Your tip about leaks is very important. I am a beginner (80 dives) and I average around 50-60 minutes at about 20-25 meters. On a recent diving holiday, I suddenly went to 30 minutes and was struggling with buoyancy. I was doing strong current drift diving so I slowed down and went higher – no change. I checked and double checked my gear – regulator, weights, O rings,…no change. I was only after I got back home after the trip and was rinsing my BCD for packing away, that I found two tiny holes in it. They were high up on the back and would have have looked like normal bubbles to a dive buddy but I was loosing all my BCD air in a minute at sea level. I normally dive with very little air in my BCD so I had not noticed the BCD was “flat”. At 25 meters? Well, it was a disaster. A lesson learnt. Check the BCD can hold air. I now take my BCD back to my room every night, blow it up and it must have the same “feel” the next morning.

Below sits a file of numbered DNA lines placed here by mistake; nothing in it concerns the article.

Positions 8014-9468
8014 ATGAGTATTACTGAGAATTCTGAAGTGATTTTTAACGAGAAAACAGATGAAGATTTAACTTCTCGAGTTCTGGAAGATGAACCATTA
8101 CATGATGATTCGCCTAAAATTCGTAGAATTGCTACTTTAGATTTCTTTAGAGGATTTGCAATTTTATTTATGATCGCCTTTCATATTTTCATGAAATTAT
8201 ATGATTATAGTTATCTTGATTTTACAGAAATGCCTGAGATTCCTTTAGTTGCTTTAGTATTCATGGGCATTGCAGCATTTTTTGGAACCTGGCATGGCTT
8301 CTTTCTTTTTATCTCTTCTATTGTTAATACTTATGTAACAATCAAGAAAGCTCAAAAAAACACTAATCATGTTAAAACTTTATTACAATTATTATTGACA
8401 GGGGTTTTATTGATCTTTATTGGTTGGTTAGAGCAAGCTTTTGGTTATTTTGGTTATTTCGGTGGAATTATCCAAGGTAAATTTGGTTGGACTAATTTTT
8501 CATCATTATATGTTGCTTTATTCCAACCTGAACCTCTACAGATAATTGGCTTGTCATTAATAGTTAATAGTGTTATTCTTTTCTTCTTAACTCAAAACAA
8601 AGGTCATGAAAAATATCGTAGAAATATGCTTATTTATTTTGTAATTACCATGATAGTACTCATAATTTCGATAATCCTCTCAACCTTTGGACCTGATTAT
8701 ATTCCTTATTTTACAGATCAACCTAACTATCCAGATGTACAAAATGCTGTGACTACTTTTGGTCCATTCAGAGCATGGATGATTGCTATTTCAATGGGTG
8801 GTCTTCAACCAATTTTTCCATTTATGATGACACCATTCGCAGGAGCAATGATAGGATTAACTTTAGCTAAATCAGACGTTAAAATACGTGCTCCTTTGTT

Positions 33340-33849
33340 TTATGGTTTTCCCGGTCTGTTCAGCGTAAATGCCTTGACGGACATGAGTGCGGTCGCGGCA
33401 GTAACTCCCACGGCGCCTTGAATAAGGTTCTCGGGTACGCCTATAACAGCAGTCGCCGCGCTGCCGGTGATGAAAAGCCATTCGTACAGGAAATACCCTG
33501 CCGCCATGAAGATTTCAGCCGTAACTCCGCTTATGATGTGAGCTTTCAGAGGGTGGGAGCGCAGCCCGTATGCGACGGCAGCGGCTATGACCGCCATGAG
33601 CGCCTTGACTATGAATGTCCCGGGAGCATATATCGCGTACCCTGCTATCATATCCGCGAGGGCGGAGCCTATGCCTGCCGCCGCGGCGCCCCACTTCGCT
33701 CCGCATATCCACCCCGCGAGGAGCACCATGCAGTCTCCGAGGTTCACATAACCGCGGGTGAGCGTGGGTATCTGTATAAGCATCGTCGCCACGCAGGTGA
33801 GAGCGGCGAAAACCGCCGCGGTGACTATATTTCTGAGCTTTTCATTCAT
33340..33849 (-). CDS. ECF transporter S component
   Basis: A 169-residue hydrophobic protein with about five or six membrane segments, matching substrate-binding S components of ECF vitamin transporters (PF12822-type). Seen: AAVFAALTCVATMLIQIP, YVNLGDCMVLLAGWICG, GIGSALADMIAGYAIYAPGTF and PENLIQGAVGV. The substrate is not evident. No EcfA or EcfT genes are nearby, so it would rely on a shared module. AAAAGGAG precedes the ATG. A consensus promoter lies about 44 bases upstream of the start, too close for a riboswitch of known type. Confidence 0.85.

btw like Tim, I also figured out one of the keys to air use was to hold 5 or so seconds and then exhale sloooowly.
    Good website. Good tips. Thanks.

  6. Lex

    Hi folks! I have just been diving for a short year. I’m in a diving club and we do swimming excercises weekly and dive regularly. I just wanted to add that I’ve been taught that diving is all about forming the right habits. And I am not sure holding your breath is one of them, even if it is for just 5 seconds. Problem is that if you run into an emergency and rise (slightly) faster that you ought to, you may end up still holding your breath out of sheer habit. But during your ascent that’s the last thing you want to do. So I think its best to always keep breathing continuously, but focussing on that slow exhalation is certainly a good habit to keep your breathing calm. Have fun!


Leave a reply

Your email address will not be published. Required fields are marked *

You should also read